GOP Prescription: More Kool-Aid!

(CNN) — A conservative leader Friday laid the Republican Party’s poor showing at the polls at the feet of moderates who, he argues, led the party away from its core principles.

Tony Perkins of the Family Research Council told CNN that conservatives need to take back control of the GOP if the party is to return to its winning ways.

“Moderates never beat conservatives. We’ve seen that in past elections,” he said.

Rejecting suggestions that the conservative movement was viewed as being out of touch with the electorate, Perkins says the Republican Party needs to go back to basics.

“It’s a return to fundamental conservative principles that Ronald Reagan showed work and that people can be attracted to,” Perkins said.

Pointing to measures in California, Florida and Arizona barring same-sex marriage that passed Tuesday, Perkins said President-elect Barack Obama’s election did not mean the country had embraced liberal social views.

Hmmmm… moderates NEVER beat conservatives? I wonder if that’s true. And are you really planning on further narrowing your base, Mr. Perkins, to you and the half-dozen guys you can come up with who meet your definition of conservative?

The Republican Party faces a long list of problems with no clear national leader and an identity crisis that will play out during a period of good will for the first African-American elected president.

Barack Obama not only won a clear majority of the votes Tuesday night, but he won with a coalition that dramatically recolored the Electoral College map and creates an opportunity for Democrats to have the upper hand after a long period of Republican electoral dominance.

It is the combination of Obama’s success among young voters and Latino voters that many Republican strategists see as particularly troubling to their party’s long-term health.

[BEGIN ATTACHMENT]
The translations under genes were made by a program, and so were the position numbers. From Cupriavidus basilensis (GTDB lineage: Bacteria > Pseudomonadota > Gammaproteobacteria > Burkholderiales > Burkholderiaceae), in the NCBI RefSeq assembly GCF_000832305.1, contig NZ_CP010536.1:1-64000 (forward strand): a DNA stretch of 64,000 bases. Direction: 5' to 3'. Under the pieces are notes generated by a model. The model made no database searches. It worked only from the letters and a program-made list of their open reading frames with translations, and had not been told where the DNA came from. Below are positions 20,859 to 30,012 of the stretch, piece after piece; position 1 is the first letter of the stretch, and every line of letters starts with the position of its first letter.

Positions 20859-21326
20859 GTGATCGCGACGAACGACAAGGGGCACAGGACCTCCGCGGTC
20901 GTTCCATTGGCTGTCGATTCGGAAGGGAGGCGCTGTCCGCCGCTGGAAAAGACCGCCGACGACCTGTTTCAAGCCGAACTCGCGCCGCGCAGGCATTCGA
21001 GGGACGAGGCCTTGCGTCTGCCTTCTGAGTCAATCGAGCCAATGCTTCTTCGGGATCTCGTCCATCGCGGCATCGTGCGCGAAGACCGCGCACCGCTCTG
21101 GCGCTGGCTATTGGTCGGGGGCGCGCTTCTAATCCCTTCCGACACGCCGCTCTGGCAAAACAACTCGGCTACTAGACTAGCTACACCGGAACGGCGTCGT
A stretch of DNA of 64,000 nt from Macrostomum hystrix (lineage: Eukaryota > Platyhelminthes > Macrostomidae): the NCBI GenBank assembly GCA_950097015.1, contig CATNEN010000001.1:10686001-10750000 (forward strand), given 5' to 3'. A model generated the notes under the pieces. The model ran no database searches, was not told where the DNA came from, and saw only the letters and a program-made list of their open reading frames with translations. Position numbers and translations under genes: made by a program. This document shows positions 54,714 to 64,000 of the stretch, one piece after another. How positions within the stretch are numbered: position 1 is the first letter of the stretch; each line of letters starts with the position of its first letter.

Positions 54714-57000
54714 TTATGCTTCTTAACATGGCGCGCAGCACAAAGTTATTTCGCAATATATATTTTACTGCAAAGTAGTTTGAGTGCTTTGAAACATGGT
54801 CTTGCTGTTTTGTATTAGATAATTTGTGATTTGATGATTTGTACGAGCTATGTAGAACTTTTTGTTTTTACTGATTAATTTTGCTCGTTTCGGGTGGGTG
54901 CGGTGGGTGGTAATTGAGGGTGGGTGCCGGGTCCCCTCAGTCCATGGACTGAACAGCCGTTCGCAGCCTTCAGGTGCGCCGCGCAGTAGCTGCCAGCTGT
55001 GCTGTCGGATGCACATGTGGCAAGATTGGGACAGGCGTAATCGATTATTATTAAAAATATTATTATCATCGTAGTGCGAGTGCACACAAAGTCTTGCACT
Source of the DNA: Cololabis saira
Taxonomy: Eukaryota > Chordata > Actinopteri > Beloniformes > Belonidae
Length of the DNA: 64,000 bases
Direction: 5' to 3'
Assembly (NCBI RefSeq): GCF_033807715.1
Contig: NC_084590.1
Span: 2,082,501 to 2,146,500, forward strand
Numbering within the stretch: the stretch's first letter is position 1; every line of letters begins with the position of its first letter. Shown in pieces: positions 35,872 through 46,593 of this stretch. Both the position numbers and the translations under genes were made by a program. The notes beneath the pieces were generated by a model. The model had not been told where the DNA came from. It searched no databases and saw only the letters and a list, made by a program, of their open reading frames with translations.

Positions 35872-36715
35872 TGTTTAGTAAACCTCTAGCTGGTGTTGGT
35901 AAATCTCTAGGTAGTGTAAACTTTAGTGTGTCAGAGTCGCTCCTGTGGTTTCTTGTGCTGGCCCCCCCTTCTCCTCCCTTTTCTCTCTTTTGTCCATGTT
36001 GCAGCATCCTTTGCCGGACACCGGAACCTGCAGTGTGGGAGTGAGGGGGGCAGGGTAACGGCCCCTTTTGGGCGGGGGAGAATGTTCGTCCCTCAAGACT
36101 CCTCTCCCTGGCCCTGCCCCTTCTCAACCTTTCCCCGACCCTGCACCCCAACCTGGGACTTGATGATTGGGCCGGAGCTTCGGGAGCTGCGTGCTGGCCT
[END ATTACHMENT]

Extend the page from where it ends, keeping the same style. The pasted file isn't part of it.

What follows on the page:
“We learned from the Ronald Reagan years how generational support for a candidate can ripple through the demographics for years to come,” said one leading GOP strategist close to the McCain campaign.

In other words, young voters who were attracted to Reagan in 1980 remained loyal to Republicans as they aged, providing the base on the party’s presidential success over the past 25 years. Watch how Obama won in GOP country »

In digesting Obama’s 67 percent to 31 percent edge over McCain among Latino voters, this strategist said, “We’ve got to get a handle on these voters before they turn completely. They have become increasingly the key to a number of critical swing states.”

That assessment rang true as New Mexico, Colorado and Nevada were all carried by Obama on Tuesday.

Republican National Committee Chairman Mike Duncan said a good deal of where the GOP goes from here depends on how President-elect Obama governs. Duncan drew historical analogies to when Jimmy Carter and Bill Clinton took office, in 1977 and 1993, respectively, in making the case that Obama might overstep his mandate.

“The success of his presidency will depend on his ability to force Nancy Pelosi, Charlie Rangel, Barney Frank and Ted Kennedy to the center,” Duncan said. “If he can’t, well, we look forward to the mid-term elections. The last two times Democrats controlled the House, Senate and the presidency, they choked on the bone of responsibility. They lurched far to the left and introduced the country to President Ronald Reagan and Speaker Newt Gingrich.”

It looks like the knives are out in the Republican Party. But it’s not really clear who they plan on eviscerating — the Democrats, or each other.

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